continue;
    }
    taglessList.Add(j);
}

Essentially, I’m finding the index of the tag, subtracting the characters of the tag so they’re not picked up, and then having substring grab all the items based on the number of characters between those indexes. It seems a bit complex, but this is honestly the simplest way I could find to do this. I’ve always wanted to follow the idea of “Don’t be clever; be simple”, but I could find no easier alternative in this case.

There’s also a couple more final requirements: only one instance of each error should be shown in the summary, and a count shown of how many times that error occurred in the selected log. Also, the list should be sorted by count, and then alphabetically. I solved these with a little bit of LINQ.

List<string> distinctList = taglessList.Distinct().ToList();
List<DupedItem> finalList = new List<DupedItem>();
// COUNTS DUPES AND ADDS ONLY DISTINCT ITEMS
foreach (string k in distinctList)
{
    int dupeCount = 0;
    foreach (string l in taglessList)
    {
        if (l == k)
        {
        dupeCount++;
        }
    }   
    finalList.Add(new DupedItem
    {
        Error = k,
        dupeCount = dupeCount
    });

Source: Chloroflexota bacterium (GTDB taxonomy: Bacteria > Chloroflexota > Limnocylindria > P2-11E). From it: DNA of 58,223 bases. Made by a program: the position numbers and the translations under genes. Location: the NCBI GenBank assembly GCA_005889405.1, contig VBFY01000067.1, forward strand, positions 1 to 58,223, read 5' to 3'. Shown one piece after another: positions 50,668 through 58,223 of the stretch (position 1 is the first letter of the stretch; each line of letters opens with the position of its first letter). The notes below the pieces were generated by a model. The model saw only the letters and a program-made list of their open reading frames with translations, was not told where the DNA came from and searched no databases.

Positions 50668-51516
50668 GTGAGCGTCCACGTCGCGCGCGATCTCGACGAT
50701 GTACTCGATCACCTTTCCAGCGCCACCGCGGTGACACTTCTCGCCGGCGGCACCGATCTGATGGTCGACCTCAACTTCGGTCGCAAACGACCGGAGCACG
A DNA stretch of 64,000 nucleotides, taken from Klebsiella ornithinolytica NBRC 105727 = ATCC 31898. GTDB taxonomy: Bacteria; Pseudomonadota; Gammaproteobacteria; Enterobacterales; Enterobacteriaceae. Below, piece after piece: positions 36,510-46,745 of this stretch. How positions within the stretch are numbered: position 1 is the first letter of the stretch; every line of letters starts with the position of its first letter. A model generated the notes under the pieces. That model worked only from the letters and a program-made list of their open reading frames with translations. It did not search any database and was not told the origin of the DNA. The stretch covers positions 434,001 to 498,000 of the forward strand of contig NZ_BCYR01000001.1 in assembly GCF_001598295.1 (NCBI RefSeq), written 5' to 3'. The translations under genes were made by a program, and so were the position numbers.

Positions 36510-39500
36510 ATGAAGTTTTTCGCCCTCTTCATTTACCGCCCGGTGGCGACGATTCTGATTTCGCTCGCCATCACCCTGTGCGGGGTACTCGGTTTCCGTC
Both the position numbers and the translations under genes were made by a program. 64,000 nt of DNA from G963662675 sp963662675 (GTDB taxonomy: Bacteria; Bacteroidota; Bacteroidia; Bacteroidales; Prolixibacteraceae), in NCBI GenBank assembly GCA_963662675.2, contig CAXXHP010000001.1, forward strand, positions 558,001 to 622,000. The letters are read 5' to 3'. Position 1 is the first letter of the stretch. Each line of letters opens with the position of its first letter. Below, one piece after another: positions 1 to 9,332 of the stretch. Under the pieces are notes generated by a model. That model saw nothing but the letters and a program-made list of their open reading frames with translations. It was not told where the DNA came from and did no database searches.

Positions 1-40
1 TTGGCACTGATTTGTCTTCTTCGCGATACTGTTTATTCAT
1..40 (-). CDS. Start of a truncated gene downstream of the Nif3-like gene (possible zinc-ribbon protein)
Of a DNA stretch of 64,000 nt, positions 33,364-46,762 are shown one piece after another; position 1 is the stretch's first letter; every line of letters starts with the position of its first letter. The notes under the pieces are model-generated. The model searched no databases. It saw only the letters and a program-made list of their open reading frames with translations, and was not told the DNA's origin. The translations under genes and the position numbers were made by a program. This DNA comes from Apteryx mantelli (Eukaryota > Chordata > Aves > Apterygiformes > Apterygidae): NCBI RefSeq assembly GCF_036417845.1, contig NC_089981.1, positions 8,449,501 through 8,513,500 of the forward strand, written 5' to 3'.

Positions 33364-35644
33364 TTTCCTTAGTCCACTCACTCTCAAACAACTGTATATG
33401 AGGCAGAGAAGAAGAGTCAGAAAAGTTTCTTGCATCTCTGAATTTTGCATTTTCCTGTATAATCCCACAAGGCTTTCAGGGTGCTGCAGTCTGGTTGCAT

}
// SORTS ITEMS BY AMOUNT OF DUPES, THEN ALPHABETICALLY
List<DupedItem> fL = finalList.OrderByDescending(d => d.dupeCount).
                     ThenBy(d => d.Error).ToList();

for (int i = 0; i < fL.Count(); i++)
{
    File.AppendAllText(path + outputFile, "[Total: " + fL[i].dupeCount + "] " + fL[i].Error + nl);
}

Distinct() removes all duplicate instances from a sequence, which I then put the output of that to a list. I then compare the items in the distinct list to the original list, and use dupeCount to keep count of duplicates. I created the DupedItem class to hold both the string and the dupeCount, use LINQ’s OrderByDescending() to sort by dupeCount and then alphabetically, and then append this data to a summarized log using AppendAllText.

Well, that wraps this one up! Please leave comments below or on Facebook/Twitter/LinkedIn if you have any questions or suggestions.

Thanks for reading!